The husband is 61 and the wife is 44. They married in Moscow in July 1993 and moved to London in the same year. In 2012, the husband sold shares in a Russian company for US$1.375 billion. The wife had been a 'hands on' mother and housewife throughout the marriage.
In addition to a lump sum payment of £350 million (and the assets she already had of £10,165,162), the wife also sought a further £93,060,990 comprising the following:
(1) The chattels valued at £2,479,125;
(2) An Aston Martin valued at £350,000;
(3) A modern art collection valued on a sale basis at US$112m.
The Judge found the total value of the wife’s claim to be £453,576,152, and considered an award of that sum to be justified in all the circumstances.
Appeal upheld in Dr Day -v- Health Education England
The highly anticipated Court of Appeal Judgment in Dr Day -v- Health Education England has today been handed down.
The judgment has upheld an appeal by Dr Chris Day (a junior doctor who was employed by an NHS Trust) regarding the decision that he could not bring a whistleblowing claim against his national training body, Health Education England (“HEE”).
The judgment has helped to clarify the positon for junior doctors across the country (there are approximately 54,000 junior doctors in England) and workers who are supplied to work for other organisations, who blow the whistle.
Prior to joining Curzon Green Solicitors our Lauren McLaughlin was part of the legal team representing the Appellant, Dr Day.
In January 2014, Dr Day blew the whistle to Lewisham and Greenwich NHS Trust, his employer at the time, regarding patient safety concerns. He made disclosures about the Intensive Care Unit at Queen Elizabeth Hospital being understaffed. He repeated his disclosures to HEE, the training body with whom he had entered into a training agreement.
After blowing the whistle, Dr Day alleges that he was unfairly dismissed by the Trust and that HEE subjected him to detriments, refusing to place him at a new NHS Trust unless he accepted certain conditions. HEE then removed Dr Day’s National Training Number which is essentially the trainee doctor’s passport allowing him or her to complete the training programme and become a consultant doctor. Dr Day claims that he lost his career path to consultancy.
Dr Day brought whistleblowing claims in the Employment Tribunal against both the Trust and HEE.
“Workers” are protected by law from unfair treatment. The law extends the definition of “worker” to cover those who are supplied by one organisation to work for another.
At a Preliminary Hearing in 2015, it was decided that Dr Day was not HEE’s worker and as such, he did not have whistleblowing rights as against HEE. The Tribunal found that HEE did not substantially determine the terms under which Dr Day worked. This was despite that HEE places junior doctors at particular trusts and contributes to their salaries, among other things.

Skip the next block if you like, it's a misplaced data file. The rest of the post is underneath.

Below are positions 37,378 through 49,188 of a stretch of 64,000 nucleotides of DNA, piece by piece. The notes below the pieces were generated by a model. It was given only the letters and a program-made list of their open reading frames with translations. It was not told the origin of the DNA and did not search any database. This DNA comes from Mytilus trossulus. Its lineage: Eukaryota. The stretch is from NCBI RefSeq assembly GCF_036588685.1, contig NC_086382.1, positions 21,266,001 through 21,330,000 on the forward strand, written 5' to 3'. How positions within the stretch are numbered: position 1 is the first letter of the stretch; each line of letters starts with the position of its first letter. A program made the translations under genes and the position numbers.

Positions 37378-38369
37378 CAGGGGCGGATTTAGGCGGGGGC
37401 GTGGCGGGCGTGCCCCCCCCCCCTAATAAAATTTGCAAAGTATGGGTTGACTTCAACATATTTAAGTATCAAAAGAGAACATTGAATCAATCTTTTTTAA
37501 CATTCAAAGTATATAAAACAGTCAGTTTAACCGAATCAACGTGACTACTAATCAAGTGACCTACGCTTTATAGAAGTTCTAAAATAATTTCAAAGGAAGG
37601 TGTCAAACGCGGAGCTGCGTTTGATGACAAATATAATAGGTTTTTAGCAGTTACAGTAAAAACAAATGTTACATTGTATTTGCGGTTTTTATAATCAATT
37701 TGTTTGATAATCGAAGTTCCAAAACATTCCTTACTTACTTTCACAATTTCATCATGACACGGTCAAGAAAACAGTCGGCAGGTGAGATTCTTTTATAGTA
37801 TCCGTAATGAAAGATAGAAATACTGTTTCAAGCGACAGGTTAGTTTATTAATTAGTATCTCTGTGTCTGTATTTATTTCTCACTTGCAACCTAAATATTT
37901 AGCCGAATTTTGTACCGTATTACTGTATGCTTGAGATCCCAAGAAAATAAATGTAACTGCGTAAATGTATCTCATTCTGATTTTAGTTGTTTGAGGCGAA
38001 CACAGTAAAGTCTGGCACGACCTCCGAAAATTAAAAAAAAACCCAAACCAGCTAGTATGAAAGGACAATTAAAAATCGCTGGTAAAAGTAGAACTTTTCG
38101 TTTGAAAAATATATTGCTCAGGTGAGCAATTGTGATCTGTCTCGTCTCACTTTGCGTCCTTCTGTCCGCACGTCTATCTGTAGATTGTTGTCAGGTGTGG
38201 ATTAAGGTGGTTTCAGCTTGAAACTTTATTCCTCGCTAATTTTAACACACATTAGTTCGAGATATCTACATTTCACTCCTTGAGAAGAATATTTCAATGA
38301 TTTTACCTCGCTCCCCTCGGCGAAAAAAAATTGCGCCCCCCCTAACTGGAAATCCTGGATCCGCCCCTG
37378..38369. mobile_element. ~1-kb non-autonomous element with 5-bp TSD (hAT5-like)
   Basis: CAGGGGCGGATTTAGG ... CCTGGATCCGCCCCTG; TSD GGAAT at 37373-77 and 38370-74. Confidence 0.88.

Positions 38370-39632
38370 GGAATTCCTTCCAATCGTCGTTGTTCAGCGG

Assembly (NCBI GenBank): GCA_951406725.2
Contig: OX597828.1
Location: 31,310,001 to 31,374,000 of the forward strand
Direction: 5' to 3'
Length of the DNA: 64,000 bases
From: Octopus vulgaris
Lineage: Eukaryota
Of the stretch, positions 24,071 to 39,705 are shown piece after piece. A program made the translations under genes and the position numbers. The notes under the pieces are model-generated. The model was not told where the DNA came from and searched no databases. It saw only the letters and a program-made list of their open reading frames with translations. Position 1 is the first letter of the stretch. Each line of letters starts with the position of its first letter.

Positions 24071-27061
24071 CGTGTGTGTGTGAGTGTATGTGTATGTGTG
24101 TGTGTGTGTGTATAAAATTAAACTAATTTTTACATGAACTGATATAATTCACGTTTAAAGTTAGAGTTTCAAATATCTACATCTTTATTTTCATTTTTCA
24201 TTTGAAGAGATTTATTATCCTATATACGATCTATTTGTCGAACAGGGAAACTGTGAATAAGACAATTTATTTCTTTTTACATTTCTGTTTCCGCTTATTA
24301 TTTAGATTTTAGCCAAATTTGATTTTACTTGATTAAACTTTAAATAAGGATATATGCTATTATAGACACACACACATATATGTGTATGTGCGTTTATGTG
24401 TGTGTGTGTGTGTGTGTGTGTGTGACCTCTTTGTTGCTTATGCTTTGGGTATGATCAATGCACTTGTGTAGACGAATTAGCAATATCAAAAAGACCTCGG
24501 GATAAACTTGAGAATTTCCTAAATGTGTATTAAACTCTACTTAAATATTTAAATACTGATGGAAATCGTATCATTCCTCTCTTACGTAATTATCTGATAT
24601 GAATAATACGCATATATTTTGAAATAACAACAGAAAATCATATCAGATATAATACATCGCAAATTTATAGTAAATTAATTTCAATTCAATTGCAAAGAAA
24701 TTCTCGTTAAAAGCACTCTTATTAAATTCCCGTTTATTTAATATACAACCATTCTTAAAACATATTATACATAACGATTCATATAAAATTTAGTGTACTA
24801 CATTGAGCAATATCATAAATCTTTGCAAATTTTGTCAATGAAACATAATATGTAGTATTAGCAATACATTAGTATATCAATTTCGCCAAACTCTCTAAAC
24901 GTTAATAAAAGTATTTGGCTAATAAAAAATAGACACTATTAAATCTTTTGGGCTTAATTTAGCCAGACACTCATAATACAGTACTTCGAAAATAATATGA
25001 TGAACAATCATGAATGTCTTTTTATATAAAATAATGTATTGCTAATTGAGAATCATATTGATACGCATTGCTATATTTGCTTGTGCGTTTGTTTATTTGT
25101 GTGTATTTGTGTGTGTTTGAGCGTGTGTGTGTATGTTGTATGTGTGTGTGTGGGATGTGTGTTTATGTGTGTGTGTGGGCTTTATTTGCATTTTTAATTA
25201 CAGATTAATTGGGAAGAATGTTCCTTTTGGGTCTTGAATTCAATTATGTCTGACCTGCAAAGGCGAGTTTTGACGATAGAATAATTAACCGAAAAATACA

Court of Appeal decision
The first issue for the Court of Appeal was whether Dr Day can be a worker of HEE, even though he had an employment contract with the Trust. The Court of Appeal decided he could, overturning the EAT’s decision. This has helpfully clarified the position for agency workers and other workers in triangular relationships.
The second issue is whether HEE “substantially determined” the junior doctor’s terms. The Court of Appeal upheld Dr Day’s appeal on this point and remitted it back to the Tribunal to decide. The Tribunal’s decision could prove to be a landmark victory for junior doctors who blow the whistle to their training bodies. We will therefore be following the case, and the Tribunal’s decision, closely.
If you have been dismissed, suspended or treated unfairly after having blown the whistle or if you wish to discuss how to implement effective and fair whistleblowing policies and investigations at your organisation, please get in touch with our Employment Team.
National housebuilder Taylor Wimpey has apologised to home buyers this week after growing criticism of its policy, between 2007 and 2011, of selling new build houses as leasehold properties. This meant that the builder owns, or may have sold on, the land the houses stand on, and charges annual ground rent at a rate that frequently doubles every ten years. The first of these hikes in ground rent is therefore kicking in this year.